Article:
What you need to know
- The UK is making moves to give regulators more control over streaming companies like Netflix and Apple TV+.
- A new code will require that streamers adhere to standards surrounding privacy, complaint procedures, and more.
The UK has further outlined its intent to increase its regulation of video-on-demand (VOD) services to ensure that they adhere to the same rules as traditional television channels and providers.
In a newly-published whitepaper, the UK outlined plans to bring the likes of Netflix and Apple TV+ under a new Video-on-demand Code, essentially ensuring that they will have to meet the same standards as traditional television companies. Those companies already follow Ofcom's Broadcasting Code with the whitepaper suggesting both codes are "similar" to one another.
The report goes on to point to a previous consultation regarding Ofcom control of streaming companies — that consultation has now progressed with the UK now keen to move things on to the next step — legislation.
Timescales for when this will all happen aren't yet clear, but the whitepaper believes that the move "will mean that larger on-demand streaming services will have the same or similar obligations as traditional broadcasters, including effective handling of complaints."
Most of the larger US-based streaming providers already have a presence in the UK, with Apple TV+ providing some of the best value at just £4.99 per month. HBO Max isn't currently available, although there are plans for its expansion already in place. Content that would normally stream via HBO Max is currently only available to UK customers via a deal HBO has with satellite provider Sky — something that will change once HBO Max makes the hop across the Atlantic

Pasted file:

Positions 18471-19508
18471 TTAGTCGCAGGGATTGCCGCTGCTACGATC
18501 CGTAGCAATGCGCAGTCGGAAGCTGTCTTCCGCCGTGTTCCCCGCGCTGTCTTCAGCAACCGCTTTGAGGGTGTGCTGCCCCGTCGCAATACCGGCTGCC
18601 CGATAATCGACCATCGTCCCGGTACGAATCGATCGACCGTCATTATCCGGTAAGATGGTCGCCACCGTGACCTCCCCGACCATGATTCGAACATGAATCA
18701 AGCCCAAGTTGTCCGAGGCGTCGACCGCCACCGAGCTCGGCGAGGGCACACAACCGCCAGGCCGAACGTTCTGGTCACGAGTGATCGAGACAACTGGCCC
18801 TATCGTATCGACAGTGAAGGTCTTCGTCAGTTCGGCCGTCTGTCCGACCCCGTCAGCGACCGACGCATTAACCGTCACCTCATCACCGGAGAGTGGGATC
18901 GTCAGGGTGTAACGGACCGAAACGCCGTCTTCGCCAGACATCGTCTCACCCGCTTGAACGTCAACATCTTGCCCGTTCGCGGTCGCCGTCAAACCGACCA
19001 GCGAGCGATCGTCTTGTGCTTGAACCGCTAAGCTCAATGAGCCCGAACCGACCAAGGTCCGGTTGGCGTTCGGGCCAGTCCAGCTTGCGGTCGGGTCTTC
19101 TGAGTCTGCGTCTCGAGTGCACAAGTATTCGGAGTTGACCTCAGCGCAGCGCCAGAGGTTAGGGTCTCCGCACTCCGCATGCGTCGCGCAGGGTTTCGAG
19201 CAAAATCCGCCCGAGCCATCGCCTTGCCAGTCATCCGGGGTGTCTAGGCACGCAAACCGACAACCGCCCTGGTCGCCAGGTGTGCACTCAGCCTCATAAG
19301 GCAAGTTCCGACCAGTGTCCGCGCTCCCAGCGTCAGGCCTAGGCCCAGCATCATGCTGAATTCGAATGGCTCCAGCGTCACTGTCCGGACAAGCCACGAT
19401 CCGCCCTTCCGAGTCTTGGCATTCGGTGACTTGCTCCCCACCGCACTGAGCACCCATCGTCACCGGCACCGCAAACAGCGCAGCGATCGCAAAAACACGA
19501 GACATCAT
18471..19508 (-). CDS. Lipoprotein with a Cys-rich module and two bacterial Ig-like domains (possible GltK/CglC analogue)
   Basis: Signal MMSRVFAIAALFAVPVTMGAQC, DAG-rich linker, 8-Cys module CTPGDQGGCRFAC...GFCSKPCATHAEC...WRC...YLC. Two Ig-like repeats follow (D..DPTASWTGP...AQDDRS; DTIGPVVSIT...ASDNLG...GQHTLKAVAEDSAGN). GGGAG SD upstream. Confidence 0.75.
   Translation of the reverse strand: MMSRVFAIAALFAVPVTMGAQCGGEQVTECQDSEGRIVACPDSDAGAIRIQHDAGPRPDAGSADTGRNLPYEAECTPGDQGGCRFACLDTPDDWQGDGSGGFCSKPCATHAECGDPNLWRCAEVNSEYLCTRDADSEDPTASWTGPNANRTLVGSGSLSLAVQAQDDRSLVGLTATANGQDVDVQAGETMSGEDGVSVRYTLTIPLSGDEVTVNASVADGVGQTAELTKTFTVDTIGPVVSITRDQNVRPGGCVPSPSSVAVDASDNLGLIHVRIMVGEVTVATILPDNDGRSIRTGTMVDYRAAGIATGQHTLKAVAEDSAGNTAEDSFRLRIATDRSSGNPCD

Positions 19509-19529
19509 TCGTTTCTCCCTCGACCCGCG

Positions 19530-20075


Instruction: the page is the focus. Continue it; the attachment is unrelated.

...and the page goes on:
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Oliver Haslam has written about Apple and the wider technology business for more than a decade with bylines on How-To Geek, PC Mag, iDownloadBlog, and many more. He has also been published in print for Macworld, including cover stories. At iMore, Oliver is involved in daily news coverage and, not being short of opinions, has been known to 'explain' those thoughts in more detail, too.
Having grown up using PCs and spending far too much money on graphics card and flashy RAM, Oliver switched to the Mac with a G5 iMac and hasn't looked back. Since then he's seen the growth of the smartphone world, backed by iPhone, and new product categories come and go. Current expertise includes iOS, macOS, streaming services, and pretty much anything that has a battery or plugs into a wall. Oliver also covers mobile gaming for iMore, with Apple Arcade a particular focus. He's been gaming since the Atari 2600 days and still struggles to comprehend the fact he can play console quality titles on his pocket computer.
+The UK obviously has no idea that not regulating these services to the point of unusable service is the attraction of these services. Leave it to the governments to screw up a good thing.
They don’t, but they also aren’t competent enough to legislate so that it would be an issue, so I wouldn’t be too concerned.
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